In September 2015, Naraha, which is located 15 kilometers south of the Fukushima No. 1 nuclear plant, became the first town in the prefecture to completely lift the evacuation order imposed after the triple meltdown. Naraha has a publicly built shopping street, a new factory making lithium batteries, a kindergarten and a secondary school.

A team of decontamination workers has been sent to every house — in some cases several times. Of the pre-disaster 7,400 residents, about 1,500 mainly elderly people have returned, the local government says, although that figure is likely inflated.

In Iitate, the cost of decontamination works out at about ¥200 million per household. That, and the passage of time, has dramatically reduced radiation in many areas to below 20 millisieverts a year. However, Kanno says, the cleanup extends to only 20 meters around each house, and three-quarters of the village is forested mountains. In windy weather, radioactive elements are blown back onto the fields and homes.

All that money, and for what?” asks Nobuyoshi Itoh, a farmer and critic of the mayor. “Would you bring children here and let them roam in the fields and forests?”

Nobuyoshi Itoh walks through a forest by his land in Iitate, Fukushima Prefecture.

Itoh opted to stay in one of the more heavily toxic parts of the village after everyone fled, with little apparent ill effect, although he says his immune system has weakened.

One of the reasons why Iitate was such a pleasant place to live before the nuclear crisis, he recalls, was its unofficial barter system. “Most people here never bought vegetables; they grew them,” he says. “I would bring someone potatoes and they would give me eggs. That’s gone now.”

At most, he says, a few hundred people are back — but they’re invariably older or retired.

They alone will not sustain the village,” Itoh says. “Who will drive them around or look after them when they are sick?”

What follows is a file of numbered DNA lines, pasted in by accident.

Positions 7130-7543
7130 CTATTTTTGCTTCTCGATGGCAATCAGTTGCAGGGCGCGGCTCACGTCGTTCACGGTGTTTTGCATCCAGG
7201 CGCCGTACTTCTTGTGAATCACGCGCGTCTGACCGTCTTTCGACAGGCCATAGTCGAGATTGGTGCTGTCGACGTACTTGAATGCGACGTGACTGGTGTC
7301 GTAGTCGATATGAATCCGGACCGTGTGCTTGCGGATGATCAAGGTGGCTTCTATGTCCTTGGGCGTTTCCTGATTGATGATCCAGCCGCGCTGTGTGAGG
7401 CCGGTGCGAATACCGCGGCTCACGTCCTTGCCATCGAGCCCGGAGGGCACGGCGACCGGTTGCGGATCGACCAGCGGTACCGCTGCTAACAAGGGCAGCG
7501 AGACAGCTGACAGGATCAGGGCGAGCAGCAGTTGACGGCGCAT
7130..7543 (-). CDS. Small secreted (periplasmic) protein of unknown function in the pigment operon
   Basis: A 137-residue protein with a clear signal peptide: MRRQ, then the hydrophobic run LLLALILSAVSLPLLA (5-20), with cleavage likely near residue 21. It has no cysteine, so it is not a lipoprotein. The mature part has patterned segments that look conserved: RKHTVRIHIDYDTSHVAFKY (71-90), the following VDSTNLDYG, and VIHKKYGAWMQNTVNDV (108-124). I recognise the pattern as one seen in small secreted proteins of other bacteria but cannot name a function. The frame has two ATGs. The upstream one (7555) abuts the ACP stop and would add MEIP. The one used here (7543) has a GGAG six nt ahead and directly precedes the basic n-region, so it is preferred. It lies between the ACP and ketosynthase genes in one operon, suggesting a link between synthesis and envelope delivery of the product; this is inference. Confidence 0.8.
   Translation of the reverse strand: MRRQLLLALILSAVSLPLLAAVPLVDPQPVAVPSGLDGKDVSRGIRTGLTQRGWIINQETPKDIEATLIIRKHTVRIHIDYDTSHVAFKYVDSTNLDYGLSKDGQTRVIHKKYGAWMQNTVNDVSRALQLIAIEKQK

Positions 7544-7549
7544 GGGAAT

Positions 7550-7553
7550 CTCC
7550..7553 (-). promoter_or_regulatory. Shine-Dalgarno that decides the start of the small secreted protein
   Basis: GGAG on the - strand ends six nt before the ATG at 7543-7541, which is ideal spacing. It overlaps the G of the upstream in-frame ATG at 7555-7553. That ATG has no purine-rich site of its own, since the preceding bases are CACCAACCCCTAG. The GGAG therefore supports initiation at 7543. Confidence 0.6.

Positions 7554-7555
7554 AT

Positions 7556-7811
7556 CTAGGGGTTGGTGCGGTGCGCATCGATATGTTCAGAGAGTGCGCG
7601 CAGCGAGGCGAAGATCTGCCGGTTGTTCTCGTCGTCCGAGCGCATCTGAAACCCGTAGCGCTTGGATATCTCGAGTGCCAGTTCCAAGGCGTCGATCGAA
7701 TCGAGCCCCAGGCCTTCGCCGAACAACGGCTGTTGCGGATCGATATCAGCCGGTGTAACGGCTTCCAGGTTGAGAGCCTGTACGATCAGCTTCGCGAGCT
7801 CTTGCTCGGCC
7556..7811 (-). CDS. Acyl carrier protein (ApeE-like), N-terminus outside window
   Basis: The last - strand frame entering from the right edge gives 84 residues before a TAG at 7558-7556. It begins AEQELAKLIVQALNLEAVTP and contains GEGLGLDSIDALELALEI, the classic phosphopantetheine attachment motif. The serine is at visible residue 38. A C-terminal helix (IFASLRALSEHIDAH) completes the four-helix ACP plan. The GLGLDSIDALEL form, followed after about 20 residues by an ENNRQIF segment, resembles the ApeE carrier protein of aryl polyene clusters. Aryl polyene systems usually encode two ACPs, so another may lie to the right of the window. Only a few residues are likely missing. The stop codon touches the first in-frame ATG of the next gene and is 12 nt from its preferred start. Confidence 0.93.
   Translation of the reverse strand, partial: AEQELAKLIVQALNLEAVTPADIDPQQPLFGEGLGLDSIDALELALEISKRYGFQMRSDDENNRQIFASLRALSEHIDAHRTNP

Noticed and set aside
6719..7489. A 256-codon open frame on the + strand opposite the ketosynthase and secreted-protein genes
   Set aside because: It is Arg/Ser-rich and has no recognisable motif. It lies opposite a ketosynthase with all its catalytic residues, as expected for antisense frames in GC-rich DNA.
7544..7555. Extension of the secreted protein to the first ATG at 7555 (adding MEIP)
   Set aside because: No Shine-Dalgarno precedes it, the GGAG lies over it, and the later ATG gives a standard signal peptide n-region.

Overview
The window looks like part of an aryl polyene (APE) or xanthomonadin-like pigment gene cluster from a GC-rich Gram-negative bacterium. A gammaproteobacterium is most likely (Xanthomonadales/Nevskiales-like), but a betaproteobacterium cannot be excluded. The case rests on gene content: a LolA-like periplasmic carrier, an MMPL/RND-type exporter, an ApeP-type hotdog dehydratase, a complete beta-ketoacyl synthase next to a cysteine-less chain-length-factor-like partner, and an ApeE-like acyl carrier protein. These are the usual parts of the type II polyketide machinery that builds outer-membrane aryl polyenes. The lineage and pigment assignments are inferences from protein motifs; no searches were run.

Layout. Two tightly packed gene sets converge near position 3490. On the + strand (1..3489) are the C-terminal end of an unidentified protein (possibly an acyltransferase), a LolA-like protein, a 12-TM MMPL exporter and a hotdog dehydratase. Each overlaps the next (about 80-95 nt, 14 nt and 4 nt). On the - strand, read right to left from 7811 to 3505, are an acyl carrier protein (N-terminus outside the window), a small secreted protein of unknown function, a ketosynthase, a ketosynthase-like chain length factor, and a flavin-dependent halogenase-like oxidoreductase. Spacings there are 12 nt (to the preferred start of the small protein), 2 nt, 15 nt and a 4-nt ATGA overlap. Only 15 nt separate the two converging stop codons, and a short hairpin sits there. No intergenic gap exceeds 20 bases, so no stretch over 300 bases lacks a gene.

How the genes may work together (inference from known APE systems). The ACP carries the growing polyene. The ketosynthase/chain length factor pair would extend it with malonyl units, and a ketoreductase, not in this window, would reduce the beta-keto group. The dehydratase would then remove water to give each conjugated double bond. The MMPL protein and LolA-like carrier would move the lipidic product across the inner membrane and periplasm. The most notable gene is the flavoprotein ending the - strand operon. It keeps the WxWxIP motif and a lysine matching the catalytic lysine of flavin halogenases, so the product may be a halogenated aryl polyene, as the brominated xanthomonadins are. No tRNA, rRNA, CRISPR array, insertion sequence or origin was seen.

As the depth of the disaster facing Iitate became clear, local people began to squabble among themselves. Some were barely scraping a living and wanted to leave, although saying so out loud — abandoning the furusato — was often difficult. Many joined lawsuits against the government.

Even before disaster struck, the village had lost a third of its population since 1970 as its young folk relocated to the cities, mirroring the hollowing-out of rural areas across the country. Some wanted to shift the entire village elsewhere, but Kanno wouldn’t hear of it.

Compensation could be a considerable incentive. In addition to ¥100,000 a month to cover the “mental anguish” of being torn from their old lives, there was extra money for people with houses or farms. A five-year lump sum was worth ¥6 million per person — twice that for Nagadoro. One researcher estimates a rough figure of ¥50 million for the average household, sufficient to leave behind the uncertainties and worries of Iitate and buy a house a few dozen miles away, close enough to return for work or to the village’s cool, tranquil summers.


Masaaki Sakai stands outside his home in Iitate, Fukushima Prefecture.

Many have already done so. Though nobody knows the true figure, the local talk is that perhaps half of the villagers have permanently left. Surveys suggest fewer than 30 percent want to return, and even less in the case of Nagadoro.

Yoshitomo Shigihara, head of the Nagadoro hamlet, says many families made their decision some time ago. His grandchildren, he says, should not have to live in such a place.

It’s our job to protect them,” Shigihara says. He lives in the city of Fukushima but returns roughly every 10 days to inspect his house and weed the land.

Even with so much money spent, Shigihara doubts whether it will bring many of his friends or relatives back. At 70 years of age, he is not sure that he even wants to return, he says.

I sometimes get upset thinking about it, but I can’t talk with anyone in Fukushima, even my family, because we often end up quarreling,” he says. “People try to feel out whether the others are receiving benefits, what they are getting or how much they received in compensation. It’s very stressful to talk to anyone in Iitate. I’m starting to hate myself because I end up treating others badly out of frustration.”